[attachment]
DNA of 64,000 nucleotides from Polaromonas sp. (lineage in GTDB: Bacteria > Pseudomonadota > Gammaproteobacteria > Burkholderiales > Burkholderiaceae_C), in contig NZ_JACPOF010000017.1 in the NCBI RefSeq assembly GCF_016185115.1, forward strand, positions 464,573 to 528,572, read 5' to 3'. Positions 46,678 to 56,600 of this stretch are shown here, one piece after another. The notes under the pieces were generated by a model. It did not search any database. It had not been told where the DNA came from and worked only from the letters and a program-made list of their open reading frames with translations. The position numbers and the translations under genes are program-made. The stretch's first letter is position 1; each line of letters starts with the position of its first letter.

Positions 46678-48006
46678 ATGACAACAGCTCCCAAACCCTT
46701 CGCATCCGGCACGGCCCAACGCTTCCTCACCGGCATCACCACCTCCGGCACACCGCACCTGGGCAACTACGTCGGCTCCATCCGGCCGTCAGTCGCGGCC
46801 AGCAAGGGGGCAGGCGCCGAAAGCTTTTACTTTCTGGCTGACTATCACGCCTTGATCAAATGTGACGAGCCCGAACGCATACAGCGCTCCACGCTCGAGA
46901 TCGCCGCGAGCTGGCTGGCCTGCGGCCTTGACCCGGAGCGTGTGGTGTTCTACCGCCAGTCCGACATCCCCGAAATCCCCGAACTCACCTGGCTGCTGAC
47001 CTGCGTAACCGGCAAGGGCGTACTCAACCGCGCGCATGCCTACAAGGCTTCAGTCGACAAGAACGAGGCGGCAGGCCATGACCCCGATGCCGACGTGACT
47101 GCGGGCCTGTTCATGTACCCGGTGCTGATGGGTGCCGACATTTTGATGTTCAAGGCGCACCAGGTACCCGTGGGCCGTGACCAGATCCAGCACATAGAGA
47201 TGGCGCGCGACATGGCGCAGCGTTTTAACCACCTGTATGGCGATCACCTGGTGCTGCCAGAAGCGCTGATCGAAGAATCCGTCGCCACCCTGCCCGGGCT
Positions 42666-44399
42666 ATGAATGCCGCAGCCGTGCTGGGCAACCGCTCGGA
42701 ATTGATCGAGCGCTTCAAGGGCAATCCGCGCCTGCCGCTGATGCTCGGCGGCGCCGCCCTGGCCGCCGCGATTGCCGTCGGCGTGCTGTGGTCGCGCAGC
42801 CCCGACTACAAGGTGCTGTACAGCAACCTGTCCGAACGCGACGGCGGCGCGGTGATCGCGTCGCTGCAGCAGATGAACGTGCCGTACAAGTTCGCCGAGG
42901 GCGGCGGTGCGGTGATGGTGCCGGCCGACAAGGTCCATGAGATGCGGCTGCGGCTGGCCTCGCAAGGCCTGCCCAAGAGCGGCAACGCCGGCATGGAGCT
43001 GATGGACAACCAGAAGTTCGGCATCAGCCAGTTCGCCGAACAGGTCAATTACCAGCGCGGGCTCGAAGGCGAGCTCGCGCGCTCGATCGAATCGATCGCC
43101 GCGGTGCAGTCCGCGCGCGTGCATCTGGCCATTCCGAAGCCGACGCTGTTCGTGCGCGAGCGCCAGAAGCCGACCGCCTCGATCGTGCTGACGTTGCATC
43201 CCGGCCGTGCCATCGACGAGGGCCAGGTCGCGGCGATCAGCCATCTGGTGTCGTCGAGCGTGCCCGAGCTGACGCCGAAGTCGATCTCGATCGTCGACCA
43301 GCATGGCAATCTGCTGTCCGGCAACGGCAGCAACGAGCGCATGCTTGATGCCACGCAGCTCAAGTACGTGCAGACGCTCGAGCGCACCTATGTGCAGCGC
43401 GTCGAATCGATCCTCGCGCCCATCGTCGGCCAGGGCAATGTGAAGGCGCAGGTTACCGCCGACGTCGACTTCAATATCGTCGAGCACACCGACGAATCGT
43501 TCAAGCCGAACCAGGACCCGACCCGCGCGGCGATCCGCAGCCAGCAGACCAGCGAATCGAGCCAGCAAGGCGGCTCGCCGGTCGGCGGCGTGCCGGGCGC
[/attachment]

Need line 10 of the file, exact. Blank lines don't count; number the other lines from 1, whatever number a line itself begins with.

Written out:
Positions 42666-44399